Amanda Vihlen, 33, a fitness consultant and personal trainer, was next up as she tried out the Tree position in yoga. She thought the game provided clear instructions that could benefit yoga beginners. "It definitely will show where your balance is off and what you need to work on as far as strengthening different muscles."
Excel co-owner Jeff Ostrowski, 46, was called upon for one of the most physically strenuous of the game's challenges: a push-up competition against a virtual trainer. The exercise was made even more difficult by the narrow width of the Balance Board, which Ostrowski had to grip as he completed the exercises. "It's not your conventional push-up - most people tend to do them wider."
Vihlen further explained: "It's working your triceps rather than your chest and back, and because that's a smaller muscle group, people are going to be fatigued a lot more quickly." The staff said they liked the fact that the game provided a steady rhythm for doing the push-ups.
It was my turn with the game, and I chose the Basic Run mode - I jogged in place while my character on the screen kept pace with me as he strolled through a virtual park. Vihlen thought the cartoony characters and scenery provided good motivation for inactive children, but felt adults might be bored and would be better off going outside.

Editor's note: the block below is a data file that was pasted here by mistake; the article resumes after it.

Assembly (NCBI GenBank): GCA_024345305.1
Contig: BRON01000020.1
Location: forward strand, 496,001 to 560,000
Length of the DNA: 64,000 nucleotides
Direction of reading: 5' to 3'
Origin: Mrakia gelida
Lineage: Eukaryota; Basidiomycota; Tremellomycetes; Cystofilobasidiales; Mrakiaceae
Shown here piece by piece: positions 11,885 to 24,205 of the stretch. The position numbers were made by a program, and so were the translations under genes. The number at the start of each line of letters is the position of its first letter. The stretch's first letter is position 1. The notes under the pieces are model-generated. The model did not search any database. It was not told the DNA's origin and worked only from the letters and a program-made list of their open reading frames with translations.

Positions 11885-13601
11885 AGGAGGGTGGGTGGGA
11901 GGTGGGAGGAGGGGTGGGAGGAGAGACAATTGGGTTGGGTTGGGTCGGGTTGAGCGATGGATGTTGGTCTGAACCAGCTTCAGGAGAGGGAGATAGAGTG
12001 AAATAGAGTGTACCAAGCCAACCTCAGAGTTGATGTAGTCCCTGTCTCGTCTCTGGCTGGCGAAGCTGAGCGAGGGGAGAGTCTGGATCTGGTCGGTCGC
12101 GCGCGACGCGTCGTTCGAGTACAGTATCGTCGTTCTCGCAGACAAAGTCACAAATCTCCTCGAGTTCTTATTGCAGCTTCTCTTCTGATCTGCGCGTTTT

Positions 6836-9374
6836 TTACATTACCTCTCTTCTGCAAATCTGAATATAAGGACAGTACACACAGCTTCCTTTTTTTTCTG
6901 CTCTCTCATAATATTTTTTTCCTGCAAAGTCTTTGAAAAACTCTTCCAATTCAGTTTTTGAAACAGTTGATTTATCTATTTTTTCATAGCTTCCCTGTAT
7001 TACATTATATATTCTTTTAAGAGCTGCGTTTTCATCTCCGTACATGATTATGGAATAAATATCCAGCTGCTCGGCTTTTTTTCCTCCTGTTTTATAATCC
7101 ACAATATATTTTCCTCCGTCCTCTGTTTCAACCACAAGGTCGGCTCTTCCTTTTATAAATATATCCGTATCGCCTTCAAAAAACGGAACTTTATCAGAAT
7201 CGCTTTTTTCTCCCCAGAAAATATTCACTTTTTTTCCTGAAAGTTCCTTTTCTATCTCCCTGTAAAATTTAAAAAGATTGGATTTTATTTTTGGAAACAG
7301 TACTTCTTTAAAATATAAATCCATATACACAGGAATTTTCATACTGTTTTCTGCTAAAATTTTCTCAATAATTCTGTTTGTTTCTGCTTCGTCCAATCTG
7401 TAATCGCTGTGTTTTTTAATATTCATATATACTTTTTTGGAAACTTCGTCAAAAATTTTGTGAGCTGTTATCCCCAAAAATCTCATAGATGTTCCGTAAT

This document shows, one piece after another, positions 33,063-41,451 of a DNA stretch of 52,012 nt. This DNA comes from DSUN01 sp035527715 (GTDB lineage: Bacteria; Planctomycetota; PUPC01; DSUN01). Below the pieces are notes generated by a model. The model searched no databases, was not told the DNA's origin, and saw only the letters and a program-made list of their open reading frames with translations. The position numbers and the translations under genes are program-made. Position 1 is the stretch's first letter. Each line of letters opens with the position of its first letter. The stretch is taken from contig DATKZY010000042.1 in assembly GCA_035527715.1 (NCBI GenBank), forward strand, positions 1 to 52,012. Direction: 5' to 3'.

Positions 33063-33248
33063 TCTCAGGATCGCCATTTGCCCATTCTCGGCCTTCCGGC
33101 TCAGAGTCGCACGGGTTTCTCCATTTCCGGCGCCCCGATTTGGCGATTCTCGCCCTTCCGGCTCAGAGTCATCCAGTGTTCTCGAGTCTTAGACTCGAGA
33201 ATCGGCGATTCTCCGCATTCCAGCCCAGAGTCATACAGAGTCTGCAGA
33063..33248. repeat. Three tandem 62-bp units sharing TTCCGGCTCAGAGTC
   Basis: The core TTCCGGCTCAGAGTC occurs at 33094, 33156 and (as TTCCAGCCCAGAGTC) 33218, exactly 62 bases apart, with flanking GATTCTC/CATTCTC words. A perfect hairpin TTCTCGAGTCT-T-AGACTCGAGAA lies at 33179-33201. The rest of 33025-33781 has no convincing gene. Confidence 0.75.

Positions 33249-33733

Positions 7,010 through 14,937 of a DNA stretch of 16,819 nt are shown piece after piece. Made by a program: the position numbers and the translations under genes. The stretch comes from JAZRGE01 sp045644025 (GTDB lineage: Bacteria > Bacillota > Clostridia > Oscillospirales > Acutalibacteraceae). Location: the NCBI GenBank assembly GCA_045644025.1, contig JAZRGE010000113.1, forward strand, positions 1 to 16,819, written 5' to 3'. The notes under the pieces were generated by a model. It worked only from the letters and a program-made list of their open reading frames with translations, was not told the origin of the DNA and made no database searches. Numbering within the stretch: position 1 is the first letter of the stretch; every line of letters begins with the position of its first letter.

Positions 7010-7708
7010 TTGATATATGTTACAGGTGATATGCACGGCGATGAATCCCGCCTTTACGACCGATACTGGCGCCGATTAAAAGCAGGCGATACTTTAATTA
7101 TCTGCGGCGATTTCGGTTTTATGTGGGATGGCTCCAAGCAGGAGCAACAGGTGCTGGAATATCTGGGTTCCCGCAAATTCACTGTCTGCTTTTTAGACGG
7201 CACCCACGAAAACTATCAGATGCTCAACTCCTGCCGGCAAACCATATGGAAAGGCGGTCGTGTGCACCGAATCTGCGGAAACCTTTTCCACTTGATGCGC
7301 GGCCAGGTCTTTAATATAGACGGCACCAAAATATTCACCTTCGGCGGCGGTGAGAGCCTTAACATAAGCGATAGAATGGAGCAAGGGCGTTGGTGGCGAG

Thankfully, Wii Fit is not all grueling exercises. It also has a number of games that seem destined to become party favorites. There's Soccer Heading, in which the player leans left and right on the Balance Board to head-butt incoming soccer balls, or Hula Hoop, where the player swings his or her hips in a circle while simultaneously trying to catch more hoops.
While Soccer Heading seemed more of a game than an intense workout, Vihlen was enthusiastic about the Hula Hoop challenge. "I felt my quads working. You're basically in a squat position for three minutes, so they burn a little bit. But it's great fun."
I asked the staff if there was any possible risk that people might worsen their posture or throw their backs out. "In a healthy population, no," McCormack said. "But for somebody with hip or knee arthritis, that exercise would not be a good choice."
Another game, the Tightrope Walk, received mixed reviews. Vihlen saw little benefit for improving posture, but McCormack thought the game might help senior citizens who are at risk for falling and should practice their balance.
Wii Fit also offers step-aerobics sessions. They were fast-paced and could definitely burn some calories, but the staff pointed out that good step aerobics usually require elevated risers that, unlike the lower Balance Board, simulate walking up and down stairs for a tougher cardio challenge.
So what was the final verdict on Wii Fit? By the time we had tried out a bunch of activities, the staff was pretty impressed.
"I think it would be great for children," Vihlen said. "And for rehabbing patients here as well."
McCormack agreed. "For the average couch potato, the people who have no exercise knowledge, I think it's a great introduction."